University of Virginia alumna Theresa Payton, formerly the chief information officer in President George W. Bush’s administration, has found a second act on the small screen.
Payton, who earned a master’s degree in the management of information systems from the McIntire School of Commerce, is one of a crew of cyber sleuths tracking down would-be fugitives on CBS’ new reality television show, “Hunted,” billed as “the world’s most elaborate game of hide-and-go-seek.”
The show, which premiered Jan. 25 and airs on Wednesdays at 8 p.m., follows nine two-person teams attempting to evade capture for 28 days. Payton and her fellow investigators comb the fugitives’ homes, Internet histories, cell phone records, social media accounts and more to find the clues they need to track them down. The teams, who are competing for a grand prize of $250,000, have access to $500 in a bank account and must stay within a designated zone of 100,000 square miles in the southeastern U.S.
Payton, who runs her own cybersecurity firm, is the show’s “deputy commander of intel,” focused on digging up digital intelligence on the contestants and feeding that intelligence to an on-the-ground team of “hunters.” She joins a formidable cast of investigators with experience at organizations like the CIA, FBI, National Security Agency and the U.S. Coast Guard.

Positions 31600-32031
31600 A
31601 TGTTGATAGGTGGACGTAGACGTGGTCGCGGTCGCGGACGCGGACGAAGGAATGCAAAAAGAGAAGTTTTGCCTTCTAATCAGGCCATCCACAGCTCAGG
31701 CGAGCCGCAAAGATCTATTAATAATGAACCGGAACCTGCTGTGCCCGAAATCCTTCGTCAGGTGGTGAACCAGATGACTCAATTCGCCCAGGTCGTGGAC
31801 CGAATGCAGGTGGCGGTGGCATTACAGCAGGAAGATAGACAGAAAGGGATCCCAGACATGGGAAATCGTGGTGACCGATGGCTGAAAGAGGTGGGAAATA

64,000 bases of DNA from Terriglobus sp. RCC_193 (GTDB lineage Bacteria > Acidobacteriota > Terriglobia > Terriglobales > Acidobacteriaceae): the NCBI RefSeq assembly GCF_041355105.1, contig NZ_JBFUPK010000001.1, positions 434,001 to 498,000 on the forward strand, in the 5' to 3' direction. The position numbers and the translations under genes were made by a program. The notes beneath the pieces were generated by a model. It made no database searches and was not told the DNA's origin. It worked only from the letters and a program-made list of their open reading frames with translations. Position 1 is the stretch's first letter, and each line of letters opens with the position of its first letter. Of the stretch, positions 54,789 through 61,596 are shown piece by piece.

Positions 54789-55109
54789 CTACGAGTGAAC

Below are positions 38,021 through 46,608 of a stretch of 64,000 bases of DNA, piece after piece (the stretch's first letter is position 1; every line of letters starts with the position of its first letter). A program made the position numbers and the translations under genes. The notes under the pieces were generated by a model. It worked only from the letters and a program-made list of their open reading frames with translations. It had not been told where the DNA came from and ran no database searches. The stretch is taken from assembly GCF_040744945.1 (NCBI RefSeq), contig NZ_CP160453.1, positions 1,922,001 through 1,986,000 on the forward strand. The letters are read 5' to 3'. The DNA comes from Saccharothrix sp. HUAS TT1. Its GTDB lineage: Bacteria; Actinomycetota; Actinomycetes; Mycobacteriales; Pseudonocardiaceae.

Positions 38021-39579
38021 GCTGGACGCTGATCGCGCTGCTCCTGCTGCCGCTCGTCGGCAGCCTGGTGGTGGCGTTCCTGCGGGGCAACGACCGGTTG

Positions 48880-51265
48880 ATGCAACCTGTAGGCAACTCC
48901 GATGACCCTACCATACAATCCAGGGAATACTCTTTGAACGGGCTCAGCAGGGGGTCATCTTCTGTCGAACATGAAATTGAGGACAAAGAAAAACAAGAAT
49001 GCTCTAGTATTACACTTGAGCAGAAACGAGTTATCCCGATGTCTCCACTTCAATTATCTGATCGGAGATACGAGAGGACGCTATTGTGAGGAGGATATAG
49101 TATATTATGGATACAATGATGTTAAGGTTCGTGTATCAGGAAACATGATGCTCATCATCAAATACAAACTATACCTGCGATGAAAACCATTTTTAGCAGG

Two episodes in, the hunters have already managed to capture three teams in dramatic chases spanning several Southern cities, and they are closing in on several more.
Though it is all for fun, Payton said the competitive “hunters” took their challenge seriously, telling The Washington Post, “We did not want to be outsmarted by anybody.”
Her work on the show – scouring for digital clues and testing cybersecurity weaknesses – is not dissimilar from her day job. Payton is president and chief executive officer of Fortalice Solutions, which tags itself as “a team of cybercrime fighters.” Payton and her colleagues help businesses to identify threats and strengthen their defenses against cyberattacks.
Payton began her career in financial services, focusing on information technology and working her way up to executive roles in organizations like Bank of America and Wachovia. She was named the White House chief information officer – becoming the first woman to hold that position – and oversaw IT operations for the president and his staff.
She has earned numerous recognitions for her service, including being named one of the “Top 25 Most Influential People in Security” by Security Magazine.